Alternative methods have emerged to certify Indigenous knowledge, such as the attempt to create a set of standard TK licenses and labels like those created for the Local Contexts project (Christen, 2015). Certain band governments have adopted authenticity marks for certifying authentic cultural products, with the marks themselves registered under Section 9 of the Trademarks Act (Alexander & Struthers, 2020). This type of protection is important for preventing the misattribution and cultural appropriation of cultural materials.
Indigenous Knowledge in Public Libraries
Some of the ways in which public libraries can represent Indigenous knowledge is by creating dedicated collections for Indigenous resources, a service that many public libraries provide. One example of this is the Richmond Public Library which has learning kits for a number Indigenous topics such as Residential Schools, Métis, or Coast Salish, as well as Indigenous perspectives collections for children and adults (Richmond Public Library, n.d.).
The collections prominently feature “own voice” works by Indigenous authors. In addition to books by Indigenous authors the kits include educational materials in other mediums; like a map of BC First Nations, a list of First Nations and Inuit place names, and a statement of intent from Musqueam First Nation regarding traditional territories. These resources aim to educate users in a holistic way and provide important context for Indigenous content.
Indigenous labels have been employed by many public libraries to not only inform users of the authenticity of each item but to teach people the provenance of different pieces of information. TK labels tell people “who the correct sources, custodians, or owners are” of a given material and “correct historical mistakes in terms of naming” (Local Contexts, n.d.).
Colonial and assimilationist policies aimed at destroying Indigenous culture have done much damage to traditional systems of ownership. Family lineages and chains of custody were badly disrupted, while vast quantities Indigenous materials were stolen by settlers only to be lost or taken out of their proper contexts. Many Indigenous cultural items and stories were presented to the public as if they were in the public domain and the original authors long dead. A lot of profit has been made from the sale of cultural artifacts without any consultation with the original, rightful owners of those materials.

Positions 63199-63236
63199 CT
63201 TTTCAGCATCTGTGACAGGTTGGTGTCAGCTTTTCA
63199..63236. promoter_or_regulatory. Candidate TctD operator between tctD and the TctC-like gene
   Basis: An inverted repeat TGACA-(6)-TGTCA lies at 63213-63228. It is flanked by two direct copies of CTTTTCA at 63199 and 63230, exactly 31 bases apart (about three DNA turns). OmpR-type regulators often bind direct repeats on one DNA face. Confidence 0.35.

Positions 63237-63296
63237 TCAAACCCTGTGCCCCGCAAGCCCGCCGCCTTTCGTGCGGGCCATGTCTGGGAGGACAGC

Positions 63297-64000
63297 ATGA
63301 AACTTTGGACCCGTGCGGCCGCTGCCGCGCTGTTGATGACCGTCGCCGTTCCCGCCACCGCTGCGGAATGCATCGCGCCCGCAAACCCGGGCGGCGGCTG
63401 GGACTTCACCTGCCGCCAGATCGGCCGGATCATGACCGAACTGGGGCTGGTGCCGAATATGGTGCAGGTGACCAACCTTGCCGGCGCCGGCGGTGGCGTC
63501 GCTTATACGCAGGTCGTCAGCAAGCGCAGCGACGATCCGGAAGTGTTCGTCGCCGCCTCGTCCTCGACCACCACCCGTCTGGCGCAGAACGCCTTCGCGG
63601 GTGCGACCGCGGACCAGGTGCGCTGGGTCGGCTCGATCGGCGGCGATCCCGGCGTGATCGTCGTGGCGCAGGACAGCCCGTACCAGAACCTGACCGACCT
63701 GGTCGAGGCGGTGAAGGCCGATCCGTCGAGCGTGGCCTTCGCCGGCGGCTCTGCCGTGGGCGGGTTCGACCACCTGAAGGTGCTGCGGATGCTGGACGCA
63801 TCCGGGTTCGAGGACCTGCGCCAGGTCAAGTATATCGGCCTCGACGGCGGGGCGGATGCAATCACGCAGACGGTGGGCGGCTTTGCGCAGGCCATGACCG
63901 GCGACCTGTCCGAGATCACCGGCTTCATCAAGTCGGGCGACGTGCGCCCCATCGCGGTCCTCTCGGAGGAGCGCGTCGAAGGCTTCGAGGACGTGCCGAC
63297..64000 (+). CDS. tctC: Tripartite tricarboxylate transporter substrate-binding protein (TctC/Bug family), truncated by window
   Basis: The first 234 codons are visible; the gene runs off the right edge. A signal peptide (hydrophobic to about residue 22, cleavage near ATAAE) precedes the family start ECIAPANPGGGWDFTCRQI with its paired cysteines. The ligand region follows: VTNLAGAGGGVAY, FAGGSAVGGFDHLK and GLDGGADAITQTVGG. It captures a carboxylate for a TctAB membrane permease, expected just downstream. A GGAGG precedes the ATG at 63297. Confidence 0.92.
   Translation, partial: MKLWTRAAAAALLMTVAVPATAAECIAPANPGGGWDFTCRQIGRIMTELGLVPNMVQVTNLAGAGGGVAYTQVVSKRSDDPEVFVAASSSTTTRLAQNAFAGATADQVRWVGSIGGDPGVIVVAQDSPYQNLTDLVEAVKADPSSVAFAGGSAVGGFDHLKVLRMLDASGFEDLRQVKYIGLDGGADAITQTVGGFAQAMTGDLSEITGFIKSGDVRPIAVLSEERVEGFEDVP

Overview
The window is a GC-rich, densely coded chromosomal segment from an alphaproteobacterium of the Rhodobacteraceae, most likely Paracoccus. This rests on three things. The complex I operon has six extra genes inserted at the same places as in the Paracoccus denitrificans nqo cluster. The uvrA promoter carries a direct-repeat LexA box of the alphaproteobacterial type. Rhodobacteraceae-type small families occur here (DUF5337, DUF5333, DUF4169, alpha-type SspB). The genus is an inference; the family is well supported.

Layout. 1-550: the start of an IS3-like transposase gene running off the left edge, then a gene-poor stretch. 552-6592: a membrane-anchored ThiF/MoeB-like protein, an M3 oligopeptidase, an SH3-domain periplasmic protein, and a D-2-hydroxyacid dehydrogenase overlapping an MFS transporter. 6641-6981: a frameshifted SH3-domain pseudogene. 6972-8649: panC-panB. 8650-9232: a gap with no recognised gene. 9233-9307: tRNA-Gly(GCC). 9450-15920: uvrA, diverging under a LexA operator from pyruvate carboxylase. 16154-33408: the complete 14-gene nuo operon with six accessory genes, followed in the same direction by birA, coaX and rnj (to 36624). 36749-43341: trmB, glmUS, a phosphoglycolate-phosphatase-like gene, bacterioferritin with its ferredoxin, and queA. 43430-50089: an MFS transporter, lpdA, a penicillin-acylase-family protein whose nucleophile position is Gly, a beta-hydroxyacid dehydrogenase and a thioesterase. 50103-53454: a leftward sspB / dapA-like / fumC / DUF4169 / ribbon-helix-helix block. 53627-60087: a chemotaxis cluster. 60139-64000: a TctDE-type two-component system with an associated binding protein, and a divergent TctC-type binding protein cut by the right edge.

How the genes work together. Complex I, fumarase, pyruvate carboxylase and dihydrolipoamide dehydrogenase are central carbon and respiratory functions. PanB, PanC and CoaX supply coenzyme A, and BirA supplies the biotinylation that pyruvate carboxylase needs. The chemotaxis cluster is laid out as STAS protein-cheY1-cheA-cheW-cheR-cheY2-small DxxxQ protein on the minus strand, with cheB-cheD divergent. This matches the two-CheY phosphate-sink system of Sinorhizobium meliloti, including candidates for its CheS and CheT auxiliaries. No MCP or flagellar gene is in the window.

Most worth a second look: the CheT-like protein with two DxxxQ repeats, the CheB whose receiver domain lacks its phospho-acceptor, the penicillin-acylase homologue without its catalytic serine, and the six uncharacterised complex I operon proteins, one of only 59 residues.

The acknowledgement of Indigenous cultural and intellectual property is a way for Indigenous people to reclaim ownership over their knowledge. When libraries present Indigenous resources to their patrons, they need to inform patrons where traditional stories, artwork, or botanical knowledge came from. When libraries attribute authorship to Indigenous materials, they should not only attribute individual authors but also the nations that produced those resources. This can be done by using Indigenous licenses in consultations with the people who created the work or are represented in the collection.
Alexander, M. & Struthers, J. (2020). Squaring the Circle: Indigenous Intellectual Property and the
Canadian Trademark System. Miller Titerle + Company.
Christen, K. (2015). Tribal Archives, Traditional Knowledge, and Local Contexts: Why the “s” matters. Journal of Western Archives. 6(1), 1-19.
Duarte, M. and Belarde-Lewis, M. (2015). Imagining: Creating Spaces for Indigenous Ontologies. Cataloging & Classification Quarterly, 53(5–6), 677 702. DOI:https://doi.org/10.1080/01639374.2015.1018396
Fionda, F. (2019). Canada’s Copyright Act failing Indigenous people, study finds. The Discourse. https://thediscourse.ca/urban-nation/copyright-act-failing
Fullmer, M. (2021). Are we there yet? Visualizing Indigenous culture in today’s library. IFLA Journal, 47(3), 313–320. https://doi.org/10.1177/0340035220987577
Local Contexts (n.d.) TK Labels. Intellectual Property Issues in Cultural Heritage (IPinCH). SFU. https://localcontexts.org/label/tk-attribution/
Richmond Public Library (n.d). Indigenous Resources. https://www.yourlibrary.ca/indigenous-resources/